As a world-renowned neurologist and author, as well as a frequent contributor to The New Yorker, Dr. Oliver Sacks suffers no shortage of credentials. And yet, in 2000, an encounter with a group of dedicated fern enthusiasts at The New York Botanical Garden welcomed him into an arena where his relative inexperience proved a boon. Written during a two-week expedition in Mexico, Oaxaca Journal blends the esoteric minutiae of one of the world’s oldest plant groups with an exploration of culture, history, and modern adventure.
Oaxaca Journal overcomes the din of scientific jargon through the ease of Sacks’ prose. Even its simplistic approach to storytelling plays to the experience through the self-effacing charm of the author’s pen. His is a travel narrative without any particular direction, admittedly and unapologetically listing sidelong into the native–and at times gritty–reality of Mexican life, just as it charts a course for botanical relevance.
Sacks’ primary interests are predominantly scientific; he sets aside the restraints of plot for authenticity. Still, for every scribbled joy in the presence of a paleolithic frond or a resurrection fern living up to its name, there are the moments of downtime, not quite comic relief, that Sacks inserts with Swiss timing. Afternoons people-watching in the zócalo of Oaxaca City, or sampling the cocoa libations concocted in the time of Montezuma; a moment reflecting on an ancient mineral spring as he and his colleagues crawl, on hands and knees, through waist-high forests of ferns. Sacks reflects on the food plants of local markets, ancient Zapotec ruins, and pre-Colombian astronomy with casual but focused acumen, just as he relays his youthful experiences with New World hallucinogens.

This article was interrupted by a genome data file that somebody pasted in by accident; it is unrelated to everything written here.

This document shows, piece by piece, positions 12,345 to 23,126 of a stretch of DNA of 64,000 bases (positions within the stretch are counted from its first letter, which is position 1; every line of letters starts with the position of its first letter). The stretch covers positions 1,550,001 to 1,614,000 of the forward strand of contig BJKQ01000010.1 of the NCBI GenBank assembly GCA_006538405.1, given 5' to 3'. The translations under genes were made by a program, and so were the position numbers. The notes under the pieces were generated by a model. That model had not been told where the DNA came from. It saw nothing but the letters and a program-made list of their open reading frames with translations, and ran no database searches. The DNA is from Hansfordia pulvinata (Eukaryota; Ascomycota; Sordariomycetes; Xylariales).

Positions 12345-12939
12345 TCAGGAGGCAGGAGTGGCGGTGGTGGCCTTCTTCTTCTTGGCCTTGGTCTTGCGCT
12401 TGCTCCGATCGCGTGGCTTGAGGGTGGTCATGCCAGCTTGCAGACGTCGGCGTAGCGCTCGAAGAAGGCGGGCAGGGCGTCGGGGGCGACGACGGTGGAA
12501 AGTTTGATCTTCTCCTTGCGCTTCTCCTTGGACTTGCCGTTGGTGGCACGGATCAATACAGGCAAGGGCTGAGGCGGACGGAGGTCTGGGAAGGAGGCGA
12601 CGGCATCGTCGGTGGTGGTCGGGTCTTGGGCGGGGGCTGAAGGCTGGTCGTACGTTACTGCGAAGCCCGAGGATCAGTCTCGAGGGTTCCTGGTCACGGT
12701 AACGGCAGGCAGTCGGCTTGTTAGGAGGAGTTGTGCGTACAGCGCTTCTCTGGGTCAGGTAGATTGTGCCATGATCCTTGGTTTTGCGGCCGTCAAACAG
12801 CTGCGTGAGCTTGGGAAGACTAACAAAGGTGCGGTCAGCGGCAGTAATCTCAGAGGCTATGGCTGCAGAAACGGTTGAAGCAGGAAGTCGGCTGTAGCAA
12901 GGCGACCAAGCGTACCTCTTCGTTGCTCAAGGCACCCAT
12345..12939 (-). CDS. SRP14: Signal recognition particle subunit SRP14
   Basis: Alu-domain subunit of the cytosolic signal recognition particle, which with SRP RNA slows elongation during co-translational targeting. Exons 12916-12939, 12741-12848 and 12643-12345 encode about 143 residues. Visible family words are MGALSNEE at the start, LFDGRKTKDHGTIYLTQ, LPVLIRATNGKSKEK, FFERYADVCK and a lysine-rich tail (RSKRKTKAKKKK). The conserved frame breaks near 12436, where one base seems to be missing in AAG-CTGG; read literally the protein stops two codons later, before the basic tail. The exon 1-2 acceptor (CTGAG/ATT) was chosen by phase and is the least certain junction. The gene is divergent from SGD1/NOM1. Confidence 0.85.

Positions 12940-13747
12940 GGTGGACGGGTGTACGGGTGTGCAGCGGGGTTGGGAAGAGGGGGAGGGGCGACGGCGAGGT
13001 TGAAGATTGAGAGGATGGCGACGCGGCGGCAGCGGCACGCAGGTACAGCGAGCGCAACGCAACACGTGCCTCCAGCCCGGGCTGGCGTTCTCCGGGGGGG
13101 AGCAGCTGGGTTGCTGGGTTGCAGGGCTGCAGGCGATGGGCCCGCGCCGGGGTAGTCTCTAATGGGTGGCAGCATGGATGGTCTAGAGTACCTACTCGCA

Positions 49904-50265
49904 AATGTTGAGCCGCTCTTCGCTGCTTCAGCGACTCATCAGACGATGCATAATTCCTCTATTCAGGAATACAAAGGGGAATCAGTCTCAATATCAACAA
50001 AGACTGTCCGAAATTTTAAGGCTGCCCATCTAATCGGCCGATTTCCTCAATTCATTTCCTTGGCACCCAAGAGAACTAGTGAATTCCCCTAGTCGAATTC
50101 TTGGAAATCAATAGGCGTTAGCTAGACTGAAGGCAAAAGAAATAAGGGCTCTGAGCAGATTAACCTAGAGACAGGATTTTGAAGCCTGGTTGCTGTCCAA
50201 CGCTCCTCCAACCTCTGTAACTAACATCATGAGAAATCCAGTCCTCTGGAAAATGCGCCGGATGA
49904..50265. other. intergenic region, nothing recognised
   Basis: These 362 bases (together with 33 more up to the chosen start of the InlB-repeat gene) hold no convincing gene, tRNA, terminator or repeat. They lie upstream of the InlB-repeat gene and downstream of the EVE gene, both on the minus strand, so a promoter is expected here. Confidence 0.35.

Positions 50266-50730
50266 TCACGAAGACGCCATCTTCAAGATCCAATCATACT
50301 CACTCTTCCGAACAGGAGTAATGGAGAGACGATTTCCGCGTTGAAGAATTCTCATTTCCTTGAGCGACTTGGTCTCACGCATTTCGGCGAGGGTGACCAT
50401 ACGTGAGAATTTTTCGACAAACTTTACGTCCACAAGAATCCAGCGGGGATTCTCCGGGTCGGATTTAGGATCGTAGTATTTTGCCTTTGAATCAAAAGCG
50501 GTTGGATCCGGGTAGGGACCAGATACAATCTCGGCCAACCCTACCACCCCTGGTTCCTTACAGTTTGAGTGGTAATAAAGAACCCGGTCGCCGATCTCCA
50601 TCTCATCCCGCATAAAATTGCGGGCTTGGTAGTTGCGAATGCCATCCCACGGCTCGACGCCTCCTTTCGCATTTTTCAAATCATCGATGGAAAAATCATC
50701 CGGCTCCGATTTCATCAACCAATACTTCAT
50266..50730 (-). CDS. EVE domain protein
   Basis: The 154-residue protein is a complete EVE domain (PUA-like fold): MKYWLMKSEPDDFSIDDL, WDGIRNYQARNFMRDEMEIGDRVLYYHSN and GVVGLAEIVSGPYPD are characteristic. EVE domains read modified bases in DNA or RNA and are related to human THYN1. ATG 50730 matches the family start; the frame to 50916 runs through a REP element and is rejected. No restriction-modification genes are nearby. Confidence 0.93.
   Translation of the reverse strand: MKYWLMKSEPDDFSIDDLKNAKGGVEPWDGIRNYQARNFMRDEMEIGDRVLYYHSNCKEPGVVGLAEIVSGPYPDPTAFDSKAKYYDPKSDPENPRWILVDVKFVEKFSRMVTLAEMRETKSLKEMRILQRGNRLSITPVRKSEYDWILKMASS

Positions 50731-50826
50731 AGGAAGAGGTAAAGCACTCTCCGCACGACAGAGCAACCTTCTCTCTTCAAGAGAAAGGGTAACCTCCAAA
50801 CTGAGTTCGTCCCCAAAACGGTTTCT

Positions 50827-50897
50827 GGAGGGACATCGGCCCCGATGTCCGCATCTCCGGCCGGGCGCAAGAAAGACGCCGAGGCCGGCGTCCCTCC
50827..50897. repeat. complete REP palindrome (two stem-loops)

Released first in 2002, Oaxaca Journal fills the mold of the archetypal road story while moonlighting as a character study. Figures like the NYBG‘s Robbin Moran and John Mickel–fern experts, botanical curators, and the organizers of the Oaxaca trip–become players in Sacks’ “participant-spectator” experience as he discovers a rare sense of belonging with a group. Not only is the expedition the feeding of a horticultural hobby, if not an obsession, but a social venture that the author himself admits he did not see coming.
It would be easy to lean toward “the salt of the earth” in reference to Sacks’ portrayals–of gregarious tour guides, earnest amateur historians and hawkers vending handmade baubles–and yet the author’s cultural sensitivity is such that the gawp of the holiday tourist is nowhere to be found. His observations are apt and objective in the same breath that they are self-aware–drawing the feather-footed Oaxacan balloon peddler in contrast with his own comparison of himself to the outsider, a pale, would-be “Papa Hemingway.” And all the while tied firmly to the pursuit of botanical knowledge.
“It reveals Oliver Sacks at his best,” writes Dr. Robbin Moran, “absorbing and learning from his experiences, bringing his tremendous erudition into the mix and rendering every moment in beautiful prose.”
Now available from Vintage Books for the first time in trade paperback, Oaxaca Journal is less a dalliance in amateur botany and more a gate for the botanical enthusiast, humanizing the science of plants without sacrificing its significance.
Photo courtesy of OliverSacks.com.